Aluminum (Al) toxicity seriously restricts crop yield in acidic soils, which cover almost 40% of the arable land worldwide (Ma et al., 2001). Al can significantly inhibit root growth and disrupt root function rapidly (Delhaize and Ryan, 1995). Fortunately, some plant species have developed Al resistance mechanisms to grow in acidic soils. Al-induced organic acid efflux has been well established to detoxify Al internally and externally and thus far is the best-documented Al resistance mechanism in higher plants (Ma et al., 2001; Ryan et al., 2001; Kochian et al., 2004; Kochian et al., 2015). Two patterns have been classified according to the rapidity of organic acid release (Ma et al., 2001). In pattern I, some plant species, such as wheat (Ryan et al., 1995) and buckwheat (Ma and Miyasaka, 1998), can rapidly release malate or oxalate, respectively, after Al stress. In pattern II, some species, such as Cassia tora (Ma et al., 1997) and soybean (Yang et al., 2001), secrete citrate after at least 4 h of Al treatment. In both patterns, organic acid anion transporters are crucial for organic acid efflux under Al stress and for Al resistance (Ryan et al., 2011). Over-expression of TaALMT1 (Aluminum-activated malate transporter) in barley (Liu et al., 2009) and wheat (Collins et al., 2008) increased Al resistance by 8-fold and 20-fold, respectively. The Al resistance of Arabidopsis can be increased by 2.5-fold and 3-fold by over-expression of MATE family citrate transporter genes SbMATE (Magalhaes et al., 2007) and ZmMATE1 (Maron et al., 2013), respectively.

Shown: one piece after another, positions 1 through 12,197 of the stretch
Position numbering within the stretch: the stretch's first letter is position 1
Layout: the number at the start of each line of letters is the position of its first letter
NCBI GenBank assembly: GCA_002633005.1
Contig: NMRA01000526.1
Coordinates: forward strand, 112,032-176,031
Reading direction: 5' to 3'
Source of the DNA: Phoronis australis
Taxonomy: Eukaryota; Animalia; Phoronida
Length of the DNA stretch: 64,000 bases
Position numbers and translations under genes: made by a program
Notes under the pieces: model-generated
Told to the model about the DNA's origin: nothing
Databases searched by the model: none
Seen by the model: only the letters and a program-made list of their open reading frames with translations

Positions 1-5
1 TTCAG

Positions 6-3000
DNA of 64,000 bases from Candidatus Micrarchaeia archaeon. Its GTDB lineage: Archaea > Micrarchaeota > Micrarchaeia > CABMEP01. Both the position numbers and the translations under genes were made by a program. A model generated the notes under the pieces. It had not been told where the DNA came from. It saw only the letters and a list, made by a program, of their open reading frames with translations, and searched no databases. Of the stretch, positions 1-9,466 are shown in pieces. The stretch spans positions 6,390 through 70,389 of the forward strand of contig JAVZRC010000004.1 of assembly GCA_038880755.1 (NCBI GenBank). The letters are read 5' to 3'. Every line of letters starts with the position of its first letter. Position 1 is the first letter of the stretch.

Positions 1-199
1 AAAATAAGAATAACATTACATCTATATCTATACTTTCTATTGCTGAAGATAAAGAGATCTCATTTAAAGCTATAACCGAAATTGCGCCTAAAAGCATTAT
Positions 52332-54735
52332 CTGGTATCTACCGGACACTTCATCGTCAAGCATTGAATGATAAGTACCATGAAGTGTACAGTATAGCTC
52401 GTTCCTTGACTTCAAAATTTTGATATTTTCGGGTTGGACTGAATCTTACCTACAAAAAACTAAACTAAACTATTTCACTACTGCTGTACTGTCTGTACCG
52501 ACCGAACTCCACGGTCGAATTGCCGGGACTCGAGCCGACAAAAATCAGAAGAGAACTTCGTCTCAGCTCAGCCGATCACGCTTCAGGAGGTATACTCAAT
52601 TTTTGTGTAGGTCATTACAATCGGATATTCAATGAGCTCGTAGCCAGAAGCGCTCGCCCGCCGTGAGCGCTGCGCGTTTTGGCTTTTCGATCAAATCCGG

The strategies to over-express enzymes involved in organic acid metabolism have also been proven effective in regulating Al resistance in some plant species. Over-expression of citrate synthase genes in different plant species, including alfalfa, Arabidopsis, canola and tobacco, can increase their citrate efflux and Al3+ resistance in transgenic plants (Koyama et al., 1999; Anoop et al., 2003; Barone et al., 2008; Deng et al., 2009; Han et al., 2009). Malate dehydrogenase genes of different origins were over-expressed in alfalfa (Tesfaye et al., 2001) and tobacco (Wang et al., 2010) and showed enhanced malate efflux and improved Al3+ resistance. SgME1 encoding NADP-dependent malic enzyme was found to functionally control malate synthesis and secretion and thus Al detoxification (Sun et al., 2014). Recently, over-expression of VuFDH encoding a mitochondrial formate dehydrogenase and VuAAE3 encoding Acyl activating enzyme 3 in tobacco were found to increase Al tolerance by decreasing formate production and oxalate accumulation, respectively (Lou et al., 2016a,b).